The Solemnity of the Assumption of Mary always reminds me of Pope John Paul II’s visit to World Youth Day in Denver in the summer of 1993. The culmination of the event was an outdoor Mass with 400,000 kids in Cherry Creek State Park. Because of the dry heat that day, it felt like we were having Mass in a desert.
Such an ascetic environment was perhaps the perfect setting for Pope John Paul II to make a prophetic connection that needed to be made for the kids and adults who were his audience that day.
Scripture portrays the battle between life and death
The Liturgy of the Word for the Mass that day, on the Solemnity of the Assumption, opens with that famous passage from the Book of Revelation, Chapter 12. This passage features a woman in the pangs of childbirth, whose child is being stalked by the predatory “huge red dragon, with seven heads and ten horns.” The monster is seeking “to devour her child” when she would give birth. It’s hard to find a better image of the abortion struggle in the Bible.
The second reading for the Solemnity is the triumphal account of Christ’s victory over death (from 1 Corinthians 15), which is the foundation of the whole doctrine of Mary’s Assumption. Namely, if Christ had not been raised from the dead, Mary would never have been assumed into Heaven.
The beautiful Gospel of the Visitation follows and features the unborn John the Baptist greeting the Unborn Jesus Christ in the wombs of their holy mothers. In striking contrast to the first reading, there is no better pro-life image in the Bible than the Visitation. The interplay between divinity and humanity, seen and unseen forces, is a drama of deepest significance that I have written about before.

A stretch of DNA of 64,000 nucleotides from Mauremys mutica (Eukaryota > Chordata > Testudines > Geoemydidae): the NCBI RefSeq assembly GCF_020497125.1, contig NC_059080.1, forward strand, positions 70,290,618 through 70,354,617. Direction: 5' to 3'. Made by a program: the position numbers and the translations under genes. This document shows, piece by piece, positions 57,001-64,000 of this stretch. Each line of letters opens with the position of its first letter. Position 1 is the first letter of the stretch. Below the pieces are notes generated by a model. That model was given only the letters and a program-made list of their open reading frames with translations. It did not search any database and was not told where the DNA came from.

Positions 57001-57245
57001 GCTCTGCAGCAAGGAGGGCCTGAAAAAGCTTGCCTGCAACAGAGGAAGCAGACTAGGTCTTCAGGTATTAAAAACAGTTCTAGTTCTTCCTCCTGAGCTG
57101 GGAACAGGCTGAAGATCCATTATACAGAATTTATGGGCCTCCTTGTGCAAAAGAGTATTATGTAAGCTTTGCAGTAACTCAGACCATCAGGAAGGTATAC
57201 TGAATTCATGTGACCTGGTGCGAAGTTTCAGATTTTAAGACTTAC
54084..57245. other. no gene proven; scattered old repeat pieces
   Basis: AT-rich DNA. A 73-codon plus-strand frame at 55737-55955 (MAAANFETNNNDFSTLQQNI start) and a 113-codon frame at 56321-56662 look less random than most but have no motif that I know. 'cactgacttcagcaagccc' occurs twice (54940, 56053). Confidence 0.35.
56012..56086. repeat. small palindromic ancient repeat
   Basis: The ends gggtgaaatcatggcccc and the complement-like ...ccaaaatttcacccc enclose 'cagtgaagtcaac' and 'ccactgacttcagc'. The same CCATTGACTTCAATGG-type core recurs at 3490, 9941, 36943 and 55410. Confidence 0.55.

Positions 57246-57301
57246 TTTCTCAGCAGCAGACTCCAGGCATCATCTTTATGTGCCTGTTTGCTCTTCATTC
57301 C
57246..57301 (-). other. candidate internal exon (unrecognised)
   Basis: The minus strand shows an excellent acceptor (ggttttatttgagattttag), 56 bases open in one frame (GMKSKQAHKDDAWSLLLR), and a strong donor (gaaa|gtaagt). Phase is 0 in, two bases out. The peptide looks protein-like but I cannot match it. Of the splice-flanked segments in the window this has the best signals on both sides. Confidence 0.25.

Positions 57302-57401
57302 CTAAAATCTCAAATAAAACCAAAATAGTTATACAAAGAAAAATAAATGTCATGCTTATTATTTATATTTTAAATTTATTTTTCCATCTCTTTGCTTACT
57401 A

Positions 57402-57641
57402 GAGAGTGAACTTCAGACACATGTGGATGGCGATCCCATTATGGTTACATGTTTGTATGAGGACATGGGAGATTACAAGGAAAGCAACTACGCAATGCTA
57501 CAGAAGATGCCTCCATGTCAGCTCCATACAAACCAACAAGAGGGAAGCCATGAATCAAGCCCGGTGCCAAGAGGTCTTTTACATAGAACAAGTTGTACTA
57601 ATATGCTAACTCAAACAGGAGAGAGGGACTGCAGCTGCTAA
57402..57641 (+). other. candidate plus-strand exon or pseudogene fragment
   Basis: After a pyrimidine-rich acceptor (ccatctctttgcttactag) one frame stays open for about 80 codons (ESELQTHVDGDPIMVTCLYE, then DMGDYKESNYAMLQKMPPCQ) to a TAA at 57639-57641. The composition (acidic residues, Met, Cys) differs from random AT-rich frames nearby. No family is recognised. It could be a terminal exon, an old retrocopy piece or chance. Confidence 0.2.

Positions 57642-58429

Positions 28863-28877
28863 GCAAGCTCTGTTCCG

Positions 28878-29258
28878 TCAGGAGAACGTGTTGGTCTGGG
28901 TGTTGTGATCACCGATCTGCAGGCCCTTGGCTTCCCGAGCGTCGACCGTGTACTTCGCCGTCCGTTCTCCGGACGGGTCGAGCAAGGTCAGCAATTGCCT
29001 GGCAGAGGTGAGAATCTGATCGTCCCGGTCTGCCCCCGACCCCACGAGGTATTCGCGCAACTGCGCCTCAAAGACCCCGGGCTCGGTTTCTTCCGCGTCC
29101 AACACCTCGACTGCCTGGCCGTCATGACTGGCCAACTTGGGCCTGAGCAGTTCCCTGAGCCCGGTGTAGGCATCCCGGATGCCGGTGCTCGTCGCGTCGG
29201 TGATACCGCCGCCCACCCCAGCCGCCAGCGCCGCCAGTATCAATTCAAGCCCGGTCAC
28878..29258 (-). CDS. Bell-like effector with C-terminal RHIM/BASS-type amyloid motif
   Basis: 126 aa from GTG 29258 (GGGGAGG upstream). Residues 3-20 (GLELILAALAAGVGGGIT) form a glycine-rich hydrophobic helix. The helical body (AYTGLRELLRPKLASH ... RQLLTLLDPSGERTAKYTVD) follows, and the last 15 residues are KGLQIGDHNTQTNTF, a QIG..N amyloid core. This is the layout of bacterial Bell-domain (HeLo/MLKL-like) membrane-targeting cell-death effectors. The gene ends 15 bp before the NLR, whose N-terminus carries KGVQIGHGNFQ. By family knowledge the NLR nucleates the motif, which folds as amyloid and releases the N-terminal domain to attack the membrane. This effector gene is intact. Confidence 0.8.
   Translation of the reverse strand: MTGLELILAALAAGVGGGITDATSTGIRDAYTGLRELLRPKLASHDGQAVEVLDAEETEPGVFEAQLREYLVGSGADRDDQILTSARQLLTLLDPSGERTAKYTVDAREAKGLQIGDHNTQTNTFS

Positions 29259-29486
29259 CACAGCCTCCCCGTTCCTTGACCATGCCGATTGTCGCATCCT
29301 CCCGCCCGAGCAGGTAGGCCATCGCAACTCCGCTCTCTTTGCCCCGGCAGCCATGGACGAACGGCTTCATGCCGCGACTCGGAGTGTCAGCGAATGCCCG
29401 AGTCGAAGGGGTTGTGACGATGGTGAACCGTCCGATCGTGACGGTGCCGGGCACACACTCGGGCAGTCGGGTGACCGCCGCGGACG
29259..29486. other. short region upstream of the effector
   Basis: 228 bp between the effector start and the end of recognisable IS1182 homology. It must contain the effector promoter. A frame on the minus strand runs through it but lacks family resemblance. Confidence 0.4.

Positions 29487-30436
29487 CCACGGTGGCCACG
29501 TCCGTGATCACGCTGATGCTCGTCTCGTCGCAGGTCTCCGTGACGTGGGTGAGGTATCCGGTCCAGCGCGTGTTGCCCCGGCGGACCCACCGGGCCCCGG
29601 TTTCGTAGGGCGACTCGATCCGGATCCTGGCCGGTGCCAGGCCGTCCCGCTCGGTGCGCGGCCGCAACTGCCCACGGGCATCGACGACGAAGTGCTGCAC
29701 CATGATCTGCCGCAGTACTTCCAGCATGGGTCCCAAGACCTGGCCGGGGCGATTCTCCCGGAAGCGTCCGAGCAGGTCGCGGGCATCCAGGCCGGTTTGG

John Paul the Prophet
The scriptures that day set the tone for the Holy Father’s sermon to the massive audience of kids from all around the world. John Paul was a prophet who “spoke truth to power” as they say. In addressing the first reading, the Pope pulled no punches in calling abortion a diabolical evil and a worldwide force that threatens the very foundations of human civilization. It’s fair to say that most of the kids in the audience had never heard anyone speak about abortion in those terms. Here is part of his stark message:
This marvelous world … is the theater of a never-ending battle being waged for our dignity and identity as free, spiritual beings. This struggle parallels the apocalyptic combat described in the First Reading of this Mass. Death battles against Life: a “culture of death” seeks to impose itself on our desire to live, and live to the full.
There are those who reject the light of life, preferring “the fruitless works of darkness” (Eph 5:11). Their harvest is injustice, discrimination, exploitation, deceit, violence. In every age, a measure of their apparent success is the death of the Innocents. In our own century, as at no other time in history, the “culture of death” has assumed a social and institutional form of legality to justify the most horrible crimes against humanity: genocide, “final solutions”, “ethnic cleansings”, and the massive “taking of lives of human beings even before they are born, or before they reach the natural point of death” (Dominum et vivificantem, 57).
Mary, the center of the struggle
But, as if to inspire hope in such a desperate situation, the Holy Father celebrated Mary as the only creature who has fully experienced the final victory of life. He presented her as the one who remains at the center of the struggle for life in this world: